Friday, 15 January 2010

Juroku no kata

This has been a hard kata to research! There has been little information recorded about it but this is what I have been able to find out:

The word Juroku literally means '16' or '16 hands' and refers to the 16 different steps in the kata. There is no other meaning to this kata. It is a relatively modern kata developed by Kenwa Mabuni (1889 - 1952) with some help from his good friend Myiagi Sensei (1888-1953) founder of Goju Ryu karate. Mabuni Sensei is the founder of Shito-ryu karate which is the parent of Shukokai karate.

The kata has some elements from the ancient kata Wankan (Matsumora version) also known as MatsukazeIt also includes an interesting technique using a double blow with the palms of the hand  which is possibly extracted from the kata Jitte.

In our system of shukokai karate (SSK) the juroku kata appears on the 3rd kyu syllabus.

Here is the kata:



Here's another video of it:




Sources:
http://www.angelfire.com/sk/budokai/Katainfo.html
http://translate.google.co.uk/translate?hl=en&sl=es&tl=en&u=http%3A%2F%2Fshitokai.iespana.es%2Fjuroku.htm:
http://en.wikipedia.org/wiki/Kenwa_Mabuni



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10 comments:

Felicia said...

Wow - nice kata. It is very linear, like many of the early Goju-ryu katas. Lots of stuff hidden in those 16 steps, for sure!

I love katas like this! Learning the bunkai must be like unwrapping gifts on Christmas morning :-). In both Goju-ryu and USA Goju, we have a few katas that have numbers for names. But I must mis-count or something because I tend to end up with more steps than the kata is named for, LOL...

Thanks for sharing it, Sue...

SueC said...

Hi Felicia,

It was my favourite kata at the time of learning it (every kata I learn tends to become my favourite for a while - except pinan sandan and pinan godan which I never really took too!).

The part of juroku that I have trouble with is the crane stance near the end - I'm just no good at standing on one leg (I blame it on my narrow feet LOL). I tend to look like the leaning tower of pisa as I start falling to one side whilst trying to drastically get the arm movements in - much to the amusement of my instructor no doubt!

Nikhil said...

Hi
I am Nikhil, from India. I am currently brown belt (3rd kyu) in Shukokai style and we have Kata Juroku in our 2nd kyu test..
The video at your site has been removed .It will be really helpful to all Karatekas like me if you can post another quality video of this Kata at your site..

Thanks in advance :)

SueC said...

Hi Nikhil, I didn't realise that the video had been removed so thanks for letting me know. I have replaced it with two different videos. It's nice to hear from a fellow shukokai practitioner. Thanks for dropping by.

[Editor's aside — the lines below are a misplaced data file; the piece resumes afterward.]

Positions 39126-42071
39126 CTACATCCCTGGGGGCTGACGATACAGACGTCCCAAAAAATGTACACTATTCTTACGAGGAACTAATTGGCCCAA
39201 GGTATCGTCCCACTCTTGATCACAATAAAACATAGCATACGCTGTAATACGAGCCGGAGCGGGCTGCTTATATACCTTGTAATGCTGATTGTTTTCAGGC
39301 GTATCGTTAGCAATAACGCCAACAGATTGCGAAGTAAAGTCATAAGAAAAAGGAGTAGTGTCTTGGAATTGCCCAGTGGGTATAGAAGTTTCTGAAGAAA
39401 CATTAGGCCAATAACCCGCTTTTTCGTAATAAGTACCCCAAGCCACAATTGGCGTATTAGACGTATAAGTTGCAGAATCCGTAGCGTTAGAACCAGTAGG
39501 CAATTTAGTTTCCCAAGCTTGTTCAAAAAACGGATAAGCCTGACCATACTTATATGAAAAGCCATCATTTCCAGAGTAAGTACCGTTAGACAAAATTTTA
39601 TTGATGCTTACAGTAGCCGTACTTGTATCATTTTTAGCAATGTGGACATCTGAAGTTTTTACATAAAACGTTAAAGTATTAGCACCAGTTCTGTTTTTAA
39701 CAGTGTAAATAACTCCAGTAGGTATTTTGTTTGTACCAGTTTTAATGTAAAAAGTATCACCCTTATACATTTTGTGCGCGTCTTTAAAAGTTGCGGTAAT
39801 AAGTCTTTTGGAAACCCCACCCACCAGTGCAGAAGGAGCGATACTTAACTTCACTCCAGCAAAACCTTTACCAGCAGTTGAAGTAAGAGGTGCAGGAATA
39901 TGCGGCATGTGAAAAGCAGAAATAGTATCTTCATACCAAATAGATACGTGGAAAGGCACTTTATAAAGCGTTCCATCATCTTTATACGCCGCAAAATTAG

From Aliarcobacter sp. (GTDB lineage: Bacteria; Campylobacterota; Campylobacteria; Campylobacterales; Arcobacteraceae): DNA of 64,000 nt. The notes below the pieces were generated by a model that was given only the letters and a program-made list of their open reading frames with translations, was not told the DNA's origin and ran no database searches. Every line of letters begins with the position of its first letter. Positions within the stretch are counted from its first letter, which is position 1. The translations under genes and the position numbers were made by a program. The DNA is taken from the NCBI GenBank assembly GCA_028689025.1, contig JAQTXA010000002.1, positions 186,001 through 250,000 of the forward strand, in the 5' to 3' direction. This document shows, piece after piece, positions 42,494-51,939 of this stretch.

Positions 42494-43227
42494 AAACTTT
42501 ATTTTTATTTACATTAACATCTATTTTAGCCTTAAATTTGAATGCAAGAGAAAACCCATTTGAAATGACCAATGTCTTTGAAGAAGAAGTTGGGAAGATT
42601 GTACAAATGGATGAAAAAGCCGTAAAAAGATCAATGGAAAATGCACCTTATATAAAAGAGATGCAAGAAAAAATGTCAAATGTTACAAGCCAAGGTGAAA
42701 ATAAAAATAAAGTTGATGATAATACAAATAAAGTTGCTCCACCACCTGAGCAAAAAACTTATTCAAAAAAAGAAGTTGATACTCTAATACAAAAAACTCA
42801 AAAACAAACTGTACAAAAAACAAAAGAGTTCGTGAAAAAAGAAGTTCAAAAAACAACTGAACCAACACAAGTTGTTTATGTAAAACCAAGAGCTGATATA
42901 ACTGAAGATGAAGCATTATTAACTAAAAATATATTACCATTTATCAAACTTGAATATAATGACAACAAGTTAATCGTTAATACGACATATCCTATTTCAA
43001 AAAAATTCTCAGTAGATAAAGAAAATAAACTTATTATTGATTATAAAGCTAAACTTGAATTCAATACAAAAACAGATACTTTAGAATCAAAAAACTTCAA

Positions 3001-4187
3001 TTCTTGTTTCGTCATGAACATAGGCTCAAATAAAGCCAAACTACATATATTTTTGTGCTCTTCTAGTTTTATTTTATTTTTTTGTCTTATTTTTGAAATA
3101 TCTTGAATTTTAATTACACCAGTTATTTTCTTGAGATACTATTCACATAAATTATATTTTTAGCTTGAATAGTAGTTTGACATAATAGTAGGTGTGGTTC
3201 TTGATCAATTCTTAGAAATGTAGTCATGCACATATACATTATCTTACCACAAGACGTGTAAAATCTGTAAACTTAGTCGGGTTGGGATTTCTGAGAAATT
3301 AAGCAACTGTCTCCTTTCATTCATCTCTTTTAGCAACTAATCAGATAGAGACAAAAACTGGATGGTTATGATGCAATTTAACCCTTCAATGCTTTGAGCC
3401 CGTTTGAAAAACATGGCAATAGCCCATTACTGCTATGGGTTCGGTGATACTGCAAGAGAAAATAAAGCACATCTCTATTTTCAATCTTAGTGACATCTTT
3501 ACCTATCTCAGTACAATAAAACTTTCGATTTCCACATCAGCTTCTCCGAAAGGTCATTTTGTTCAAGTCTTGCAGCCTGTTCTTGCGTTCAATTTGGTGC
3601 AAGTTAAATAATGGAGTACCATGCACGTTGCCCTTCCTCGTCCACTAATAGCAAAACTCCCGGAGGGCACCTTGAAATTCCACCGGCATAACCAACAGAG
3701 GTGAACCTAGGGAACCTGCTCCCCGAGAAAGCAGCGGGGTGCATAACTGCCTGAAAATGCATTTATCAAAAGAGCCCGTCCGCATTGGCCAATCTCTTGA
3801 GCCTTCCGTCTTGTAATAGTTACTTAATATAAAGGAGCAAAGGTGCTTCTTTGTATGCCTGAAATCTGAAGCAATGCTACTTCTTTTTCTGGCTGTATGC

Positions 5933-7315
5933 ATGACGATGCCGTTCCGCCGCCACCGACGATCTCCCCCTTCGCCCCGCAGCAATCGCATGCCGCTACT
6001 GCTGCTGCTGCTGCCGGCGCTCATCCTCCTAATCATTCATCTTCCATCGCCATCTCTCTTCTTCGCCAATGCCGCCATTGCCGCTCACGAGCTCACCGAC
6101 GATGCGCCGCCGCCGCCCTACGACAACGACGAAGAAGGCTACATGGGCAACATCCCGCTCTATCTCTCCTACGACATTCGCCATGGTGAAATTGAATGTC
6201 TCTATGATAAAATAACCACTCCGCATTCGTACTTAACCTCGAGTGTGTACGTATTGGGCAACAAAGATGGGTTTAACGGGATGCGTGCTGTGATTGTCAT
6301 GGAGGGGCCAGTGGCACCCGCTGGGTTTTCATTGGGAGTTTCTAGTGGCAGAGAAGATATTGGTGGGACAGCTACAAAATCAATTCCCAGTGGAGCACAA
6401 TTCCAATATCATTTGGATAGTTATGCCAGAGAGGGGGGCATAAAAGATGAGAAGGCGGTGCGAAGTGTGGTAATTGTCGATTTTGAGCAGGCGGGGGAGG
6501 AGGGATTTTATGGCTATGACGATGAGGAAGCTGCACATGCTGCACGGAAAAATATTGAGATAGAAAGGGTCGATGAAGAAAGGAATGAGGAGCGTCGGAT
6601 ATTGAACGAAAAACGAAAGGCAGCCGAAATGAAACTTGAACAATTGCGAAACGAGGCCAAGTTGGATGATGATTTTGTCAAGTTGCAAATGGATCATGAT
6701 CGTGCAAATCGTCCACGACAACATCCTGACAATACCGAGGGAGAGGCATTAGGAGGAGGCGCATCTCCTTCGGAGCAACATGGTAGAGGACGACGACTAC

Anonymous said...

Juroko, we call it souriyu (souriyu and rohai has few similarities in the 1st few steps!). I practice shito ryu of kenwa mabuni.

Sue Wharton said...

Hi Anon. I heard the kata called by that name before. Juroko no kata also has a lot of similar moves to the kata called matsakazi. Thanks for commenting.

John said...

Hello Sue,

Thanks for sharing your karate journey. I've found your video's and blog really interesting.

I attained shodan in 2012.

Our techniques and katas are mainly influenced by Sensei Kimura so we do some things slightly differently but it's great to see what other shukokai clubs are up to!

If you are interested there is a book by Thos. M. Morris on Shukokai kata which is quite old now (1979) but still very interesting for comparison. It also has some basic bunkai interpretations too which is nice.

Best of luck with your continued training!

John.

Sue Wharton said...

Hi John, thanks for dropping by, it's always nice to hear from other Shukokai practitioners. I checked out that book on Amazon and it costs £123.00 and that's for a used copy! It gets great reviews though.

Anonymous said...

Hello,

Regarding the meaning of the kata, Soke Mabuni Kenei told us the meaning of '16' is not the number of techniques, steps or so but refers to the 16th year that the emperor (Hirohito) was in power. The kata was developed in 1941 as a salute to emperor Hirohito.

Best regards,



Peter Damen

Sue Wharton said...

Hi Peter, I didn't know that - very interesting. Thanks for taking the time to comment.

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